date: Mon, 28 Apr 2008 13:57:08 -0400
from: Andrew Revkin <anrevkatXYZxyzimes.com>
subject: nature paper / ocean model as short-term regional climate forecast
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I'd greatly appreciate your input (under Nature embargo rules, meaning no public discussion
til Weds afternoon) on the attached paper (news/views attached as well) forecasting a north
atlantic-driven cool spell for next decade or so based on a new approach to ocean modeling.
this has significance in policy arena, of course, if people don't appreciate that
inevitable wiggles from climate variability can muddy trends. If they don't, then efforts
to paint human-pushed warming as an 'urgent' imperative can be undercut. (this all
presumes you think this is solid model and forecast...)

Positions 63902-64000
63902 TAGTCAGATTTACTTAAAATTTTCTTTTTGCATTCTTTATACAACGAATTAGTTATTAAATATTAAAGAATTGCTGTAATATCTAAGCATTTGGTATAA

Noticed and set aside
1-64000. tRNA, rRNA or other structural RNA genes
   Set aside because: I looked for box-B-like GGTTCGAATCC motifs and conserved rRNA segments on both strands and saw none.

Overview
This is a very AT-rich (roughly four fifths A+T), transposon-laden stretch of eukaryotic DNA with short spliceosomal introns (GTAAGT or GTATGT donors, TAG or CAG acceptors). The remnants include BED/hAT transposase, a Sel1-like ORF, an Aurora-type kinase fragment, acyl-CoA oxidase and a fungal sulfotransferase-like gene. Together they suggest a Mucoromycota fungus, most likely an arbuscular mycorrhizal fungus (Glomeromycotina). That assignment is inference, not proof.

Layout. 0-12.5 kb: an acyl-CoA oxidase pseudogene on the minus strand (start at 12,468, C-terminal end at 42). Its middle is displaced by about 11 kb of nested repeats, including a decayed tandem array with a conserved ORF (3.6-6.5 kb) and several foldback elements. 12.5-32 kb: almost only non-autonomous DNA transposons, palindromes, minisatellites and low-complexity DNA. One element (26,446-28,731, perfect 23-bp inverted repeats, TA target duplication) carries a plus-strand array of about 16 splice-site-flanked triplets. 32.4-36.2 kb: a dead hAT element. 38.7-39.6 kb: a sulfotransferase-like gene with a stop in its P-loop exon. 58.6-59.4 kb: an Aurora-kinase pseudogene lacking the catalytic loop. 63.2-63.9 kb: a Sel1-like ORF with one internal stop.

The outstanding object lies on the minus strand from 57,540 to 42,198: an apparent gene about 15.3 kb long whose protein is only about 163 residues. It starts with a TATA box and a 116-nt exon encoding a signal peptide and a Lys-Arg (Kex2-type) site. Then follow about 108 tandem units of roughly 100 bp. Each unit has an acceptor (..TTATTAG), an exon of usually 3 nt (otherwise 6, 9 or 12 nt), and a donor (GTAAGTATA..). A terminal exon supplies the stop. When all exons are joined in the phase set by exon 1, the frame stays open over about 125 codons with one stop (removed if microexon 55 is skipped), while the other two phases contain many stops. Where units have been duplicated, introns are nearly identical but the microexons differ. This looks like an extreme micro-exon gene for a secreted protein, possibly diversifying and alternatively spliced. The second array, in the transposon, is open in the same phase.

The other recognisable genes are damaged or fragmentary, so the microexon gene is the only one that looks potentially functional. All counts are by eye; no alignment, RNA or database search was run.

thanks for input on the basic question of whether this is solid, and/or on the implications
here are a couple questions i've sent to the authors:
1) I need help figuring out if the 'tip' to North Atlantic cooling (,to the mean) has
already begun, according to the model? Is there any sense that it might have contributed to
the post 1998 slowdown in warming (which varies depending on data set, but seems 'real').
2) Kevin Trenberth (NCAR) and others have urged int'l climate community to move more toward
forecasting, given that no policy choices are going to measurably limit climate change for
decades. This seems like an early-stage tool that could fill that bill. Am I right in that?
What would you like to add to this model to see it play a real-world role?
3) Your cool forecast has significance not only for planners, but for folks locked in
policy debates (kyoto successor, US climate legislation etc). If the public, and
policymakers, don't understand that climate variability can muddy the short-term picture,
are they apt to lose faith in those calling human-forced warming an 'urgent' problem and
Andrew C. Revkin
The New York Times / Science
620 Eighth Ave., NY, NY 10018
Tel: 212-556-7326 Mob: 914-441-5556
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